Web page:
Why Amdahl's Law is important

2022 January 05 01:13 Kostadin 7171¤ 1191¤

Amdahl's Law tells us how much in theory the time it takes to complete a task can be reduced if portions of the task can be executed in parallel by multiple task executors/processors/cores/threads instead of a single one.

theoretical_speedup = 1 / ((1 - p) + p/s)


p = original_execution_time_of_parallel_section_on_a_single_core / total_execution_time_of_the_entire_task_on_a_single_core


s = original_execution_time_of_parallel_section_on_a_single_core / execution_time_of_parallel_section_on_all_available_cores

As you throw more and faster cores at the problem of executing the task, the theoretical_speedup approaches 1 / (1 - p) but never reaches it.

An example: You have a task in which

We plug in the numbers:

s = 3 seconds / 0.3 seconds = 10

theoretical_speedup = 1 / ((1 - 0.75) + 0.75 / 10) = 1 / (0.25 + 0.075) = 1 / 0.325 = approx. 3.0769 times faster

Even if we throw infinitely more cores at the problem so that s approaches infinity, the theoretical_speedup will approach 1 / (1 - 0.75) = 1 / 0.25 = 4 but never really achieve it.

The biggest bottleneck in this idealised example is the 25% of the task that cannot be parallelised. If this percentage is instead closer to 1% then the maximum theoretical_speedup we can achieve with parallelism is 1 / (1 / 0.99) = 100 times. If the non-parallel portion of the task is 0.1% then the theoretical_speedup can approach 1000 times. But it can never be infinite.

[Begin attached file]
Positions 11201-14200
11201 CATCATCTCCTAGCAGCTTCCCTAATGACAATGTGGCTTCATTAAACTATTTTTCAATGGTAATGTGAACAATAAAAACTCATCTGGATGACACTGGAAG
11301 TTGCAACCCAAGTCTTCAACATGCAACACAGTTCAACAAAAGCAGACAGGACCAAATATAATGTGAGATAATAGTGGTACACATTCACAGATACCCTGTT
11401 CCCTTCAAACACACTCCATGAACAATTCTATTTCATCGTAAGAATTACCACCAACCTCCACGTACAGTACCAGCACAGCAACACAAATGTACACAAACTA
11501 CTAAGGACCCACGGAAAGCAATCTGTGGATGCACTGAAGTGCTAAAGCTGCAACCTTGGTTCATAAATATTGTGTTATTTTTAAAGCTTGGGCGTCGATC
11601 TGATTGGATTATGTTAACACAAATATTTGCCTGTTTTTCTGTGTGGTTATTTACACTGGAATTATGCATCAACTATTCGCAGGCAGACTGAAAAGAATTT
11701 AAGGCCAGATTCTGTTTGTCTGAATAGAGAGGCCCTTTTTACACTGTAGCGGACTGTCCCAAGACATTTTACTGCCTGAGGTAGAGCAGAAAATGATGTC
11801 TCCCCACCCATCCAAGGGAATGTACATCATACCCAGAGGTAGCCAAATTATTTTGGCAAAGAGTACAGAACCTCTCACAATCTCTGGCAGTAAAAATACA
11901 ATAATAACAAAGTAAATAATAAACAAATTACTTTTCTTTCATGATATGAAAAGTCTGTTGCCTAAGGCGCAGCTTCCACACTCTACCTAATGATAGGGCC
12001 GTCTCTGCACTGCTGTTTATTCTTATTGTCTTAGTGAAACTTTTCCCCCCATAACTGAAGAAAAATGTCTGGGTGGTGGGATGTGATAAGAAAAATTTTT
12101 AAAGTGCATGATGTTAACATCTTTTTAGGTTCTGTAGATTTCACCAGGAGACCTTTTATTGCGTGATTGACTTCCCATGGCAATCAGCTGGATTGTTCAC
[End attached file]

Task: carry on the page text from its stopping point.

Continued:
What does this mean for everyday people? In short, unless the task/algorithm is changed so that as small as possible portion of it has to be executed serially, throwing more cores at the problem will start having diminishing returns quickly.

Let's say you are a PC gamer. You like to have the latest and greatest. The games you play use mostly the CPU for serial portions of their logic and the GPU for parallel portions of their logic (+ graphics). Let's say you have 1 CPU core that your game runs on and your GPU has 2000 cores that can execute logic (rendering graphics is included in that). You run your favourite game at buttery smooth 60 frames per second with no hiccups. You already have a brand new display that can accept a video signal at 120 Hz at the same resolution in which you play your favourite game. Wouldn't it be nice if you could upgrade your GPU so that it can achieve 120 frames per second for that game? Here comes the brand new GPU generation with 4000 cores per GPU (and no other changes)! You are excited! You save from your hard earned money to buy the new GPU with 4000 cores (running the same frequency for this example). You expect that you should be able to reach 120 FPS. You assemble everything, start your favourite game, look at the FPS counter and what do you see? 96 FPS?!?!? How is that possible? Easy! The serial portion of your game seems to be around 25% of the work for every frame. What is the result? You bought a GPU with 100% more cores but only got 60% speedup.